Five Takeaways From Shohei Ohtani’s Start To The Season
Shohei Ohtani, Jason Heyward
Jonathan Hui/USA TODAY Sports

The biggest news of the Major League Baseball offseason was, without question, the 10-year, $700 million contract the 29-year-old signed with the Dodgers. It was the largest contract in professional sports history, given by a team that won 100 games last season. Most fans were likely annoyed to see Ohtani joining the free-spending Dodgers, but Los Angeles fans have been ecstatic about the early results, even if mired in a massive scandal. Here are five takeaways from the start of his season.

Expectations Are Sky-High

Expectations were high before the start of the season but have only jumped for the Dodgers since. Today, Ohtani is batting .368 with five home runs and 13 runs batted in, along with 19 runs scored and 12 walks. According to Fangraphs, he ranks 4th in Wins Above Replacement (WAR), behind his teammate Mookie Betts, who leads the league.

When it comes to MLB betting picks, armed with arguably the two best players in baseball, the Dodgers are the prohibitive favorites in the National League to win the pennant and the World Series.

Won’t Be Suspended

In March, Los Angeles abruptly fired Ohtani’s interpreter after allegations of massive theft. After $4.5 million of wire transfers were sent from Ohtani’s bank to a bookmaking operation, the allegations turned up. Ippei Mizuhara allegedly had enormous gambling debts, which he attempted to pay off by stealing from Ohtani. At first, many were skeptical of this story, but a federal investigation led to reports that MLB is expected to “quickly interview and clear” Ohtani. In other words, it looks like Ohtani was a victim in this situation and will likely not face any suspension, which is excellent news for Dodgers fans.

100% Healthy

Aside from avoiding a suspension, nothing is more critical to the Dodgers than Ohtani’s health. In August of last year, he experienced arm fatigue and was later diagnosed with an ulnar collateral ligament tear in his right arm, requiring Tommy John surgery. The surgery shut him down for the season as a pitcher, and an oblique strain ended his season as a hitter on September 16.

Ohtani has a lengthy injury history and has only played at least 150 games in a season twice in his six years. This is likely due to the extra toll of pitching and hitting. Where other pitchers have five days to recover for their next start, Ohtani was right back on the field. And where position players have daily recovery routines, Ohtani also had to prepare for the mound.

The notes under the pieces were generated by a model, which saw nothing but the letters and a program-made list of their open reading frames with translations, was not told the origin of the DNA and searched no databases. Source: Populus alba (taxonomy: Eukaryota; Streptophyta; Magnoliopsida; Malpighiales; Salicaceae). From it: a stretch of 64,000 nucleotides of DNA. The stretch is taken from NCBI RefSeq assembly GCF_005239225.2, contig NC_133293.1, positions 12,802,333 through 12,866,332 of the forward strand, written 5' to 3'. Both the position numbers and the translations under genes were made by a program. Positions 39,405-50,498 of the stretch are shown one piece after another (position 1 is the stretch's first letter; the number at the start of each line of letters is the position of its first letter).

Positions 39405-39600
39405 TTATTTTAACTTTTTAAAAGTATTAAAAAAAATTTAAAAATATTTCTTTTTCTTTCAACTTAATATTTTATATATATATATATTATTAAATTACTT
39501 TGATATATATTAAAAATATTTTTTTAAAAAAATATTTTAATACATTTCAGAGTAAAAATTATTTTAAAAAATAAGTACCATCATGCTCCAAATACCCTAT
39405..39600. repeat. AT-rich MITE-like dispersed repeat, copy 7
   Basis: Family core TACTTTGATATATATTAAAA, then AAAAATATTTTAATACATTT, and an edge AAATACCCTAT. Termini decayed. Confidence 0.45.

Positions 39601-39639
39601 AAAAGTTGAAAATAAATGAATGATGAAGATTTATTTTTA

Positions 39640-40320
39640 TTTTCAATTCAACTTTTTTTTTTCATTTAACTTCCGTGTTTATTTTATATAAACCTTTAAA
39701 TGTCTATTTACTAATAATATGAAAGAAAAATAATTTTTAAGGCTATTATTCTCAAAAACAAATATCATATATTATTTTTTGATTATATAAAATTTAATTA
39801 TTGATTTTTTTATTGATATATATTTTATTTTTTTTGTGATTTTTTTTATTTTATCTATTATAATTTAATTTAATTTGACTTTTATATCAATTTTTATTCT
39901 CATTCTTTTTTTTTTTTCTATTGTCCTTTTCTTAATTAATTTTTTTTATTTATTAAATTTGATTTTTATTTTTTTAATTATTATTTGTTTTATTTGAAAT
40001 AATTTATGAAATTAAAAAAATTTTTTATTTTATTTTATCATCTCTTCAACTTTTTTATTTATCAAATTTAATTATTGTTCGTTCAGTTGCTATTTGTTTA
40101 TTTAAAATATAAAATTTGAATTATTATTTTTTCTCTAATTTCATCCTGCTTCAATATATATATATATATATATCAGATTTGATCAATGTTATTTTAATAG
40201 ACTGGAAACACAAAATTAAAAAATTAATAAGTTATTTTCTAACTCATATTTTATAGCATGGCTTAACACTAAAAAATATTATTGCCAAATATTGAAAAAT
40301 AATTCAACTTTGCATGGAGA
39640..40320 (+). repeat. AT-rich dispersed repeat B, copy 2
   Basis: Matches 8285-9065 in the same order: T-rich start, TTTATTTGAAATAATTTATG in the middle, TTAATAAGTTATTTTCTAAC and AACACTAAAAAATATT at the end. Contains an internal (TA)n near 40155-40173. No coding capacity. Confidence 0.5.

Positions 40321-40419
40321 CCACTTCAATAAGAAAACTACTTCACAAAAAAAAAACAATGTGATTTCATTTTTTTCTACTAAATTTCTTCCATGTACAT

Right now, he isn’t pitching or playing the field as the designated hitter for the Dodgers and looks healthy. They should be World Series contenders if they can keep him healthy all year long.

Won’t Pitch in 2024

To piggyback on the last point, Dodgers manager Dave Roberts reiterated during Spring Training that Ohtani wouldn’t pitch in 2024. As he is still recovering from his surgery last season, Ohtani will spend this season as a designated hitter only. This bodes well for Ohtani’s health but does diminish his value. Having a player that not only hits and pitches but does it at MVP and Cy Young levels has a twofold impact. He is a player who highly impacts winning on both sides of the ball, but he also saves his team a roster spot as a two-for-one player.

There is also the consideration that Ohtani’s routines as a player for nearly his entire career have been based on his pitching and hitting. It isn’t uncommon to see players struggle to adapt to the in-game routine of a designated hitter role because they don’t have a position to play. That might be even more true for Ohtani, who will do more sitting in the dugout this season than he ever has as a player.

Gets More Barrels

From a performance standpoint, few players in baseball are hitting the ball harder than Ohtani. Only Bobby Witt Jr and Tyler O’Neill get barrels at a higher percentage than Ohtani. For a hitter, getting a barrel means squaring the ball to his bat. A batted ball is classified as a barrel if it has an exit velocity of at least 98 MPH and is struck at a launch angle between 26-30. Players who barrel up more balls are the players who hit the most home runs and have the most hard-hit balls. After a slow start, Ohtani is back to his mashing ways and barreling up nearly one in four balls he hits.

Dodgers Underperforming

Despite an all-star lineup, the Dodgers have struggled to start the year. They are just 13-11, which is good enough for first place in their division. Expect them to heat up as the season progresses and their pitching staff settles in.